By Peter Moffat
All benefit lines have various maximums, limits, caps, or guidelines in place to ensure that claims are managed. With one exception – drugs. As a result, open ended drug programs can have a huge impact on a company’s Extended Health Care program.
Extended Heath Care costs have increased over 15% annually for the past decade. Although inflation has eased somewhat, the typical insurer assumes 12% to 14% annual inflation in setting your rates. This is unsustainable.
Addressing inflation is critical to managing your benefits expense long term. Companies that can fight off inflation and utilize those future dollars to re-invest and enhance their program, rather than maintain status quo, will be far better positioned to attract and retain high quality employees in the future.
The long term goal is to engage plan members and elevate their understanding of the link between drug purchases and the impact on their company’s benefits program. One direct method to accomplish this is the implementation of a dispensing fee deductible. This means that the plan member pays the fee the pharmacist charges to dispense the drug. In doing so, you introduce an element of consumerism and engage the plan member to link everyday purchases to benefit cost inflation.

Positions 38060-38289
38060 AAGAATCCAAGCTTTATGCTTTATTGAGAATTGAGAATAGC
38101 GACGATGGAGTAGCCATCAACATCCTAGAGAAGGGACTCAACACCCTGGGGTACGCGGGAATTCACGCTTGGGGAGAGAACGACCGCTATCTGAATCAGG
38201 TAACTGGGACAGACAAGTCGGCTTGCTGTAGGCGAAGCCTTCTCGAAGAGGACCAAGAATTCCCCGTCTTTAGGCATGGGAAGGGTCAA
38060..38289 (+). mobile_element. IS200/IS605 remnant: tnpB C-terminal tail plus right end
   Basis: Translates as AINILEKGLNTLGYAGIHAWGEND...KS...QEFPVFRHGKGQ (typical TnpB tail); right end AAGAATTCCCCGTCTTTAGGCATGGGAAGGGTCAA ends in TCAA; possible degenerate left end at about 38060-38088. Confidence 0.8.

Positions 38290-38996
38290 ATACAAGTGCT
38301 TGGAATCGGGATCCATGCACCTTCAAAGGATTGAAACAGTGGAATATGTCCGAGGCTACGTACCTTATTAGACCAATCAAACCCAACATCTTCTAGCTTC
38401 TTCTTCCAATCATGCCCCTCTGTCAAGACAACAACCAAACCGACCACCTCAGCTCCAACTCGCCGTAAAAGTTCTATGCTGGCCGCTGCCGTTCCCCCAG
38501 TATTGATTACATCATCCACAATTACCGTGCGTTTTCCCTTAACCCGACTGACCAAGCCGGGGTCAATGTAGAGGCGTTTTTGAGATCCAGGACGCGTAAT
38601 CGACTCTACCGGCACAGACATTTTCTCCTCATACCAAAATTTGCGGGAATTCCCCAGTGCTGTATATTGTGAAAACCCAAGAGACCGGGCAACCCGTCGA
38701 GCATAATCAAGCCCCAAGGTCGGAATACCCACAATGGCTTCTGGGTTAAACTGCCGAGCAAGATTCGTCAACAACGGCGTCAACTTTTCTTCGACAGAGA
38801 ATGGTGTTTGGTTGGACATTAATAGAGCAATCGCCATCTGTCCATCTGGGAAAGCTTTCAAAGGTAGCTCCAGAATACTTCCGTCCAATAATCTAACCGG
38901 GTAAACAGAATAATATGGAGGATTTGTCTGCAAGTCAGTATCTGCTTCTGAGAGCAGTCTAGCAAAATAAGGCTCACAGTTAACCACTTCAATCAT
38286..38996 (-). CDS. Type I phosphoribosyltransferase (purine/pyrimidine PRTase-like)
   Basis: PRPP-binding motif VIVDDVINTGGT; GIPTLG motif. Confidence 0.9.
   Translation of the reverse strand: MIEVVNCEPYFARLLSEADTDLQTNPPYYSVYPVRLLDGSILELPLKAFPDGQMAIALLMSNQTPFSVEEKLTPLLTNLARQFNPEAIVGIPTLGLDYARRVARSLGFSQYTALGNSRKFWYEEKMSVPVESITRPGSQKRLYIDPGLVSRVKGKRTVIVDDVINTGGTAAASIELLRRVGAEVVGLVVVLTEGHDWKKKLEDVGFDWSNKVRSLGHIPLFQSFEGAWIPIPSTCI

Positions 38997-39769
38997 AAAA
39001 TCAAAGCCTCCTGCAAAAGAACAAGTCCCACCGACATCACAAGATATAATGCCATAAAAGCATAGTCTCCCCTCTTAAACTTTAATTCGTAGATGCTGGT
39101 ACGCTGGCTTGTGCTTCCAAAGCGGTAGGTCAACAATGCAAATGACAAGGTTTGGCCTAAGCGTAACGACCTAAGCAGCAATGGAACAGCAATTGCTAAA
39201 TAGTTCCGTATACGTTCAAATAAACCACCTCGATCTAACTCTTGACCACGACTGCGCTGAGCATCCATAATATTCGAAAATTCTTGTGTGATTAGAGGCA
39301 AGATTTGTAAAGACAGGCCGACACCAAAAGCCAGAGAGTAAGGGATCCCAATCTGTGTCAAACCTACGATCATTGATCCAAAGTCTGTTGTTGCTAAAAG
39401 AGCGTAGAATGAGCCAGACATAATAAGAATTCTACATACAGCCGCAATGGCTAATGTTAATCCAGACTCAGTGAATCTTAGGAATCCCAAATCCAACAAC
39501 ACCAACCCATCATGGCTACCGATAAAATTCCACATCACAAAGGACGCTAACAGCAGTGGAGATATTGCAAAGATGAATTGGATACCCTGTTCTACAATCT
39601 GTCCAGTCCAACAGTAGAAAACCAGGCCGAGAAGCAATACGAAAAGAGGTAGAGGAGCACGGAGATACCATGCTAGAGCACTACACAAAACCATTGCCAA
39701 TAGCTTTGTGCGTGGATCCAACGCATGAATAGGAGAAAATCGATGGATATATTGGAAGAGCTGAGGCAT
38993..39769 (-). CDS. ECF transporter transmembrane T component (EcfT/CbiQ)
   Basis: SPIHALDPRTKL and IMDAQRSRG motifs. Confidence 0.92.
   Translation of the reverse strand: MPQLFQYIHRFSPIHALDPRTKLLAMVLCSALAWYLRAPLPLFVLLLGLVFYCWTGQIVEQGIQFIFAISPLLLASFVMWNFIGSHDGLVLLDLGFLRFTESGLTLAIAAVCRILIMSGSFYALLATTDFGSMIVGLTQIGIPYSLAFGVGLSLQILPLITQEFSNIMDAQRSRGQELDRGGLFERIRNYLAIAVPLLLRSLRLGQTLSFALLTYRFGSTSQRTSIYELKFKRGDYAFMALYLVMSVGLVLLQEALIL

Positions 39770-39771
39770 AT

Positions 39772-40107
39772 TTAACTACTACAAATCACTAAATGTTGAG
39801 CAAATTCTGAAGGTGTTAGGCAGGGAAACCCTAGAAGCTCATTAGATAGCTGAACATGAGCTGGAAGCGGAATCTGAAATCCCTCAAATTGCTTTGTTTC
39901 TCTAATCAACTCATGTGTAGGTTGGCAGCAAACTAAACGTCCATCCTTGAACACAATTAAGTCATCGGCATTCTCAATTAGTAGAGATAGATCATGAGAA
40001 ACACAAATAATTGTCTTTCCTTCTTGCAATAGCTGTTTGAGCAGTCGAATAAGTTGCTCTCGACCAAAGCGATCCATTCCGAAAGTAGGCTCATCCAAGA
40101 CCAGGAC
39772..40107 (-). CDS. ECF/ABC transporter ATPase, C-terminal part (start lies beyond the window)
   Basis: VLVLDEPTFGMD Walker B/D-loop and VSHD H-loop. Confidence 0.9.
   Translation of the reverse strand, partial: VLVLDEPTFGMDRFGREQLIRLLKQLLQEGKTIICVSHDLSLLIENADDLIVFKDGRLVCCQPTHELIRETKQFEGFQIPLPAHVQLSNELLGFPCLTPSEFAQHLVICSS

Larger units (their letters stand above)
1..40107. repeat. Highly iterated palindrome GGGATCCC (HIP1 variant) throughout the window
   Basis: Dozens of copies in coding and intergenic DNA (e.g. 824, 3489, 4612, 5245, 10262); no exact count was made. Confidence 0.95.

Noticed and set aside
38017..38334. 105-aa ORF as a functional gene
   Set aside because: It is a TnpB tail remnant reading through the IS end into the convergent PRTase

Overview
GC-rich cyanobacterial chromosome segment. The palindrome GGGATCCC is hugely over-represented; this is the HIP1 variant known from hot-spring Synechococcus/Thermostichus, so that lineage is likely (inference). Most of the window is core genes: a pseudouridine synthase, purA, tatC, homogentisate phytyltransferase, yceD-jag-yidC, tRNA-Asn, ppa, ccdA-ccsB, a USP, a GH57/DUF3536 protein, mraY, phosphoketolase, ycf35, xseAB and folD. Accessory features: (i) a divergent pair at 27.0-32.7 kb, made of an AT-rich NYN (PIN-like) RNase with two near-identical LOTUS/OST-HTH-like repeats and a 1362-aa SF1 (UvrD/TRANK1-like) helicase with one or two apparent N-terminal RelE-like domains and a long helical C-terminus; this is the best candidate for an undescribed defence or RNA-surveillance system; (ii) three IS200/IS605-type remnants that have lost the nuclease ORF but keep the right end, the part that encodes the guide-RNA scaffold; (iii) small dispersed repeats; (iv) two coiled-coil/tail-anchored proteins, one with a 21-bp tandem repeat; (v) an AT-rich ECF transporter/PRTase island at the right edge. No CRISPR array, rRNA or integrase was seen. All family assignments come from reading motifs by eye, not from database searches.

Recognizing that not all pharmacies are equal in terms of services provided surrounding proper education and compliance that can support efficacy and healthier outcomes, for most routine purchases of medication the process of filling a prescription is a simple transaction that does not require those value added services.
In terms of the transaction itself…pharmacy dispensing fees range from $ 4.50 to over $ 12. Engaging the plan member in choosing what they pay is part of an effective short and long term drug management strategy to support plan sponsor efforts in elevating plan member engagement, good consumer behaviour, and ultimately, a sustainable and effective benefits program.
A well crafted benefits plan addresses this philosophical question: What should our plan cover – medical therapies or convenience?